As stated in Demets' paper "Liability issues for data monitoring committee members" (Clinical
Trials 2004; 1: 525–531): In randomized clinical trials, a data monitoring committee (DMC) is often appointed to review interim data to determine whether there is early convincing evidence of intervention benefit, lack of benefit or harm to study participants. Because DMCs
bear serious responsibility for participant safety, their members may be legally liable
for their actions.
With increasing DMC monitoring in clinical trials, the liability and indemnification issues are the topic of the recent data monitoring committee conference. In the situation where a study was terminated based on DMC's suggestion, the study participants could file lawsuit on either the DMC members or the sponsor for not doing the diligent work to stop the trial or stop the trial sooner enough. For example, Pfizer was sued for its Torcetrapib trial even though Pfizer is cleared of any wrongdoing. Recent events (eg Cox-IIs, Vioxx) have raised the potential for litigation and DMC members have been gotten a subpoena. For protection, DMC charters for industry trials now often cover indemnification clauses.
However, there is no indemnification yet for government-sponsored trials. For example, in NCI's guidance, it is specified "The government is prohibited by statute from indemnifying any party without specific legislative authority and consultation with the United States Department of Justice. Government liability for its own actions is usually limited by the Federal Tort Claims Act."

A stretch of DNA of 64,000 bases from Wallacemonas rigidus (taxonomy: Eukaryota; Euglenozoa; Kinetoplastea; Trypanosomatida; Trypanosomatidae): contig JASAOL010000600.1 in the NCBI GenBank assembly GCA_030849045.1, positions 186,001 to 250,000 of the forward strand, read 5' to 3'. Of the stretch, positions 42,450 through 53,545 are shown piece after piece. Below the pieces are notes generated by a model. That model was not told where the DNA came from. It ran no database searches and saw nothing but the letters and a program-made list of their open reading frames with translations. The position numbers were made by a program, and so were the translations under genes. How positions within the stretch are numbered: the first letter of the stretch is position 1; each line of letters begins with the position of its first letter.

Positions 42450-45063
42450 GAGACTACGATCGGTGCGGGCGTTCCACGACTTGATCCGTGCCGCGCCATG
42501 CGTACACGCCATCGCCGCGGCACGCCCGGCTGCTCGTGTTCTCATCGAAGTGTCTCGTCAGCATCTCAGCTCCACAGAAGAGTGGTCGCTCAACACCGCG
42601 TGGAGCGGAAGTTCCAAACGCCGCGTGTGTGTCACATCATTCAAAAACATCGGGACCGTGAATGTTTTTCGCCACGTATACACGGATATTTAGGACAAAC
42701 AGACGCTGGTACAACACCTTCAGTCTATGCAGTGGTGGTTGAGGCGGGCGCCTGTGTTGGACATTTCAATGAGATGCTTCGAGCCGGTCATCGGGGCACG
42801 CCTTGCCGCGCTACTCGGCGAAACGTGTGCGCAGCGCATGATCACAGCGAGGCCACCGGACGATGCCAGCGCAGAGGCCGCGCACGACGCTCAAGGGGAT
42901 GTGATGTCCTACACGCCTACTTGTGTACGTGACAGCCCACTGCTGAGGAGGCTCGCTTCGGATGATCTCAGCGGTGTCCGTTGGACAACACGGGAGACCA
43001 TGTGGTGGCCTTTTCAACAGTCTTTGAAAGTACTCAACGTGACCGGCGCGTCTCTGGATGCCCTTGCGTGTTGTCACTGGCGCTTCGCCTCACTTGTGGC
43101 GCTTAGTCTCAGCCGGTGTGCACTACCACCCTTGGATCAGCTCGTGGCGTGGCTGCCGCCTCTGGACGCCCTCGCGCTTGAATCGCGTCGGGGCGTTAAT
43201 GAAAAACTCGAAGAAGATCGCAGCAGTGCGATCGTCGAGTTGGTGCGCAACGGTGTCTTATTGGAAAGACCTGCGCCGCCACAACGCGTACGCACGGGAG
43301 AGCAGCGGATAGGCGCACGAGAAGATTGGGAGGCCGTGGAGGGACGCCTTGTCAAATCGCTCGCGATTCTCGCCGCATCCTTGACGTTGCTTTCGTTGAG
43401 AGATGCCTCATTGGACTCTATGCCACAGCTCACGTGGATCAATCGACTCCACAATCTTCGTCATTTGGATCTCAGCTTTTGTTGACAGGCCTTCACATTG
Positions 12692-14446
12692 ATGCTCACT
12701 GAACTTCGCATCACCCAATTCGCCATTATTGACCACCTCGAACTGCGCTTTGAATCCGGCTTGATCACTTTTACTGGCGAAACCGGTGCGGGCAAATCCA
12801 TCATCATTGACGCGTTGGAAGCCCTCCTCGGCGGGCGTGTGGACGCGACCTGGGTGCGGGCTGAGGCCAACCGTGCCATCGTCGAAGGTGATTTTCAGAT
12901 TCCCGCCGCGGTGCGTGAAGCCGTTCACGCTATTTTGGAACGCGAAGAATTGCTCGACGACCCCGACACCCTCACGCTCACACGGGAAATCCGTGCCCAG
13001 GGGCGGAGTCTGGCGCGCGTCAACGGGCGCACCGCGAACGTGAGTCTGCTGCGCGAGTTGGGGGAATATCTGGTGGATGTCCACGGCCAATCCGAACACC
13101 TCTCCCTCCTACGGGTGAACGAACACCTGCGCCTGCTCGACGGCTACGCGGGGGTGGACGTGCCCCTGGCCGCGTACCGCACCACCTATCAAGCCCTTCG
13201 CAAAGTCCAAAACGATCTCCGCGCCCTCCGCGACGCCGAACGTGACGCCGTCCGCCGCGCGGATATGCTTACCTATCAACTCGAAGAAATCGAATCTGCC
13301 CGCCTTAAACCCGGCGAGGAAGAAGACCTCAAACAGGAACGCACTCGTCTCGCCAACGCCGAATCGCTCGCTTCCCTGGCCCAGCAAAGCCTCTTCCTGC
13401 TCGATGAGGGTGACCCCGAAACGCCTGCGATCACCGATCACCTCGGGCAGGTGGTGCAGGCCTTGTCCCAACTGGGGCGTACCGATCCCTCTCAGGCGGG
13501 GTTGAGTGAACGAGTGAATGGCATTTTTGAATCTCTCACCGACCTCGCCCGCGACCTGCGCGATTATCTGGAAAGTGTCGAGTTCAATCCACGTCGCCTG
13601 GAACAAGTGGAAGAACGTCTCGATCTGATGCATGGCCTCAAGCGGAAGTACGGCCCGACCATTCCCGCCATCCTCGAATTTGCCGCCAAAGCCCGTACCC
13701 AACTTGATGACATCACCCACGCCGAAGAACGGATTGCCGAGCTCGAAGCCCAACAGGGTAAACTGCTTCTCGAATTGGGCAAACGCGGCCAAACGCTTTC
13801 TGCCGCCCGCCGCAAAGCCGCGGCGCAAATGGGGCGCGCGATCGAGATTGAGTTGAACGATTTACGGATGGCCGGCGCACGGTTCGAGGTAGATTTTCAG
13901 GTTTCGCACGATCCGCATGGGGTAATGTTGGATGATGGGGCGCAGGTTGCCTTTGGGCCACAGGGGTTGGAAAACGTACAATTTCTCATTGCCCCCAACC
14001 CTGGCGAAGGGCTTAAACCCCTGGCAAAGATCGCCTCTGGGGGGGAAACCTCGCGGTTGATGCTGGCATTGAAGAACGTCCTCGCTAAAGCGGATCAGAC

So what is 'indemnification'?
According to Wikipedia, "An indemnity is a sum paid by A to B by way of compensation for a particular loss suffered by B. The indemnifying party (A) may or may not be responsible for the loss suffered by the indemnified party (B). Forms of indemnity include cash payments, repairs, replacement, and reinstatement."
In the United States, Indemnification is a legal document laying down the legal protection or exemption from liability for compensation or damages from a third party, investigator and/or hospital or institution from claims made by the study subject (or relatives) that harm
was caused to the subject as a result of participation in the clinical trial.